The situation in the UK could likewise be alikened to trying to drive a modern car with no instruction manual and no idea of what it is. Look at Brexit! BTW I’m a Brit, too.

      1. AbateMagicThinking but Not Money

        Re: Guns, the gaming of hallowed anachronisms (Mle detroit) & buyer’s remorse.

        The ‘instruction manual’ regarding guns in the UK puts a hefty brake on the subjects of Her Madge killing each other a-go-go. I would hazard a guess that there haven’t been too many deaths as a direct consequence of Brexit. However, if Brexit goes ahead, I imagine that there might be quite a lot of Tories watching their backs if the British government does not generously compensate those who invested heavily in them over the years.

        Pip Pip
        ps The British car industry died decades ago through arrogant bad management. Please try to keep up! (British management certainly didn’t).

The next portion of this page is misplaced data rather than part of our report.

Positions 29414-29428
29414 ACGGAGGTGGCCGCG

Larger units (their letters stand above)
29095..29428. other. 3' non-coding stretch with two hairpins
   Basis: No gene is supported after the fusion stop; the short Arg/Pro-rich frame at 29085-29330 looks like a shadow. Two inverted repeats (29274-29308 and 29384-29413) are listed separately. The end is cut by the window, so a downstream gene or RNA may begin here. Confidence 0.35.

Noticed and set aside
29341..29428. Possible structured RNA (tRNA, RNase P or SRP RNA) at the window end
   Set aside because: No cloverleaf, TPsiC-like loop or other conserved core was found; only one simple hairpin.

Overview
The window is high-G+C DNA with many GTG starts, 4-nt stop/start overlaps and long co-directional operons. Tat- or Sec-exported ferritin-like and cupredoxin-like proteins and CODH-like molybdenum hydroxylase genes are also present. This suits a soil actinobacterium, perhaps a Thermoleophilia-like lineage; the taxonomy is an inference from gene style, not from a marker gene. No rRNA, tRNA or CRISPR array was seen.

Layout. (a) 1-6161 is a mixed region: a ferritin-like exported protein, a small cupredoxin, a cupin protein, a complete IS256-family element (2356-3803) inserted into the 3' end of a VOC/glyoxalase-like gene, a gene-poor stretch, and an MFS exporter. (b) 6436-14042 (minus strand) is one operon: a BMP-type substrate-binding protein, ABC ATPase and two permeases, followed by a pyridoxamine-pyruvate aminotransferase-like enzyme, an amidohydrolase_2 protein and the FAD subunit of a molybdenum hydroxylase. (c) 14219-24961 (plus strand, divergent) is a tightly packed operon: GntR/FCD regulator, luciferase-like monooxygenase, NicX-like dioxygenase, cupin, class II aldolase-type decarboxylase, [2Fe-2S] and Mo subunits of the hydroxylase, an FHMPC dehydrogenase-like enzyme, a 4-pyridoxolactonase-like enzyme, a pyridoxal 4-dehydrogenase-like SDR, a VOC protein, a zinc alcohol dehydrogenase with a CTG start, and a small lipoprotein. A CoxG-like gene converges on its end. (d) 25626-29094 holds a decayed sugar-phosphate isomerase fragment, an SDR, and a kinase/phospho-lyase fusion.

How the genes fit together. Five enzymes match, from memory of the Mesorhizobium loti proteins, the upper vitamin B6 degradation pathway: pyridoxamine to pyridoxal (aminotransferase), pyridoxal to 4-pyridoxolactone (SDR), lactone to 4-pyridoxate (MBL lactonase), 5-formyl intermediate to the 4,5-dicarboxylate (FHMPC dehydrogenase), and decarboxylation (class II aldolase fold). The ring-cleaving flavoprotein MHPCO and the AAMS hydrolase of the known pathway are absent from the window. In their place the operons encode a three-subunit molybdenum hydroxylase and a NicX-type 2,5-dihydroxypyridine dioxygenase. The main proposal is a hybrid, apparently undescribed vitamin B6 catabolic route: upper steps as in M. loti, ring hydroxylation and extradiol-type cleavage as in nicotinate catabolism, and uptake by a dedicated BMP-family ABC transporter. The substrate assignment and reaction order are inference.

Can someone remind me of the acronym for Lucas?

        1. blennylips

          The Lucas motto: “Get home before dark.”
          Lucas is the patent holder for the short circuit.
          Lucas – Inventor of the first intermittent wiper.
          Lucas – Inventor of the self-dimming headlamp.
          The three position Lucas switch – Dim, Flicker and Off.
          The Original Anti-Theft Device – Lucas Electrics.
          >Lucas is an acronym for Loose Unsoldered Connections and Splices.

          Though I spent an afternoon in Miles Montana thanks to Lucas, I did not know the acronym till I just dug it up.

          (hat tip to http://www.mez.co.uk/lucas.html)

  14. John Zelnicker

    I would like to start changing the language we use when talking about how to deal with gun violence.